If you’re wondering how contouring and highlighting actually work and feel like you’re alone in the dark, believe me, you’re not alone. The art of the contour is something that many a makeup artist has practiced, practiced, practiced for many hours on end before they’ve been able to get it right.
Contouring in makeup isn’t new by any means. It’s been around for years and has been the makeup industry’s best kept secret until the advent of the Internet, Youtube and Social Media. Frankly, I think this is wonderful and I am so grateful for their tutorials and blog posts. I learned about contouring and highlighting a few years ago when I was introduced to Kevyn Aucoin’s books Face Forward and Making Faces. I highly recommend them to anyone who is interested in learning how to create different makeup styles.
If you take a look at the above image, you’ll see that there are different ways to contour different facial shapes. I would definitely recommend visiting Makeup Tutorials.com to check out the tips and tricks they have on their site. Very practical, easy to follow and it’s a personal favorite reference of mine.
Now, when it comes to contouring and highlighting, the magic word is “practice.” Don’t be discouraged if it doesn’t come out the way you want the first time. Nothing was built successfully in a day, and there is always a fair amount of trial and error someone has to go through when building their skillset.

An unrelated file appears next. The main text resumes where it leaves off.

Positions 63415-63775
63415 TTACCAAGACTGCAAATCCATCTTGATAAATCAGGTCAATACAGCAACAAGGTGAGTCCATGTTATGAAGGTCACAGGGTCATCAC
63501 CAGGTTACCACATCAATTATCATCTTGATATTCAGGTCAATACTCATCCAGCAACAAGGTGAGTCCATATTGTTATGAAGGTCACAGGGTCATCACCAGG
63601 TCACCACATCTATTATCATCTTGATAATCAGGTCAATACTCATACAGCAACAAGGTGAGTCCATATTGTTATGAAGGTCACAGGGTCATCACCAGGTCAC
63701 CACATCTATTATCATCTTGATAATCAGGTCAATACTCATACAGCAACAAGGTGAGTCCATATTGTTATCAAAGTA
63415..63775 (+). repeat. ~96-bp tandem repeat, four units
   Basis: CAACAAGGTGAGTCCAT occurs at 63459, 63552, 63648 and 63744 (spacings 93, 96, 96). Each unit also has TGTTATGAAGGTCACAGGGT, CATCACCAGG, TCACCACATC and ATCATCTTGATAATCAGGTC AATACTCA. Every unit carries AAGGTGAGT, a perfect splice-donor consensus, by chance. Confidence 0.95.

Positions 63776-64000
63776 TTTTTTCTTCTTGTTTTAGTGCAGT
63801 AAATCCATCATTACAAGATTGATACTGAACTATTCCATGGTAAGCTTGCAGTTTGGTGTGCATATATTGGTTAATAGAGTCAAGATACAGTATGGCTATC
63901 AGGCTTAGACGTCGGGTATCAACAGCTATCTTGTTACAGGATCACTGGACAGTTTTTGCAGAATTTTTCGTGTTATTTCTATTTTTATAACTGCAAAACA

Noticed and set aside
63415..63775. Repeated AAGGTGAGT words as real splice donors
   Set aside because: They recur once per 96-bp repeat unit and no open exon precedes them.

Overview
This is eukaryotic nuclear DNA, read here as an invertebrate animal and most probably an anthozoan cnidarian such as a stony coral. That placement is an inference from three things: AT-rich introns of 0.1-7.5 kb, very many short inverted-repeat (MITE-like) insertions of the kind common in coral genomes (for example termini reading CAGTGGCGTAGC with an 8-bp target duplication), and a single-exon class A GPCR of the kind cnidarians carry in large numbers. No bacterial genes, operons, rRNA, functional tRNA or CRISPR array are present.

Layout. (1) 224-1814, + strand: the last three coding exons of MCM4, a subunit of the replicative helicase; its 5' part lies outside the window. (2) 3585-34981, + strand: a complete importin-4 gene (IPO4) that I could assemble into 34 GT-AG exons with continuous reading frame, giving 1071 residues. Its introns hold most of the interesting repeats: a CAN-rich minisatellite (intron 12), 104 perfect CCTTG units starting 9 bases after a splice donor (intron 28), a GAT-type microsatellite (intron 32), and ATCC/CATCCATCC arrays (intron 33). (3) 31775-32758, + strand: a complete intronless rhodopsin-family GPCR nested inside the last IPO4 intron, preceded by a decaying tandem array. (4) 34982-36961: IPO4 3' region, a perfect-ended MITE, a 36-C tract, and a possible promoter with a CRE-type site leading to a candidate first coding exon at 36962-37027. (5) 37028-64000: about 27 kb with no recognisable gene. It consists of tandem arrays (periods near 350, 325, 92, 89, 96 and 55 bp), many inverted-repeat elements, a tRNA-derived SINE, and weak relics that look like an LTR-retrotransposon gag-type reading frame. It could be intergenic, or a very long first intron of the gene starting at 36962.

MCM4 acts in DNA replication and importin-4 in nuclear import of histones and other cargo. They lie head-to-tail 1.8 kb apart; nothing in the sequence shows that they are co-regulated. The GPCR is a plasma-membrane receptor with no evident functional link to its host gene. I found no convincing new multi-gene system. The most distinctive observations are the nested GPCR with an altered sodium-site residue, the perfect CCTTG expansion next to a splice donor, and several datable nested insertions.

Here are a few tips:
- Highlighter should be one to two shades lighter than your skin tone. Highlighting is used to “lift” certain areas of the face, and if it’s the same color as your skin tone or foundation, you won’t get the effect you’re reaching for.
- When it comes to applying highlighter, apply on the areas of the face where light hits and is more prominent. These ares are: bridge of the nose, forehead, chin, inner corner of the eyes, the cheekbones and the cupid’s bow of your upper lip.
- Contouring shades should be two shades deeper than your skin ( this also applies to bronzer if you’re using it for your contour ). It’s totally up to you if you want to use a matte contour palette ( creamy or powder ). Some people like to use bronzer to glow things up.
- The art of defining the face by working with shadows on your face is pretty much what contouring is. Usually, it is applied around the hair line, under the cheekbones, the sides of the nose, underneath the tip of the nose and around the jawline. It depends on what look you’re going for.
- Blending is the key to making your look work and appear seamless. Do some research, buy a good blending brush ( and or sponge ) and practice until you’ve got it where you like it.
Here are a few contour and highlighting products I definitely recommend that will help you get started:
- NYX Born To Glow Highlighting Palette: This is so beautiful; I love every shade in this palette.
- Maybelline Master Camo Palette: This is great because it also has color correcting shades in it.
- Freedom Makeup HD Highlight Contour Set with Double End Brush: This is a great set, because it comes with plenty of shades and a great brush to get you started.
- Makeup Revolution Pro HD Palette “The Works” in Light Medium and Medium Dark. I love the versatility of this palette. It pretty much has all the things you need to get started contouring and highlighting.
We would love to see how you get your contour and highlight on! Post your looks on Social Media and use hashtag #Just4GirlsPK to share with us!
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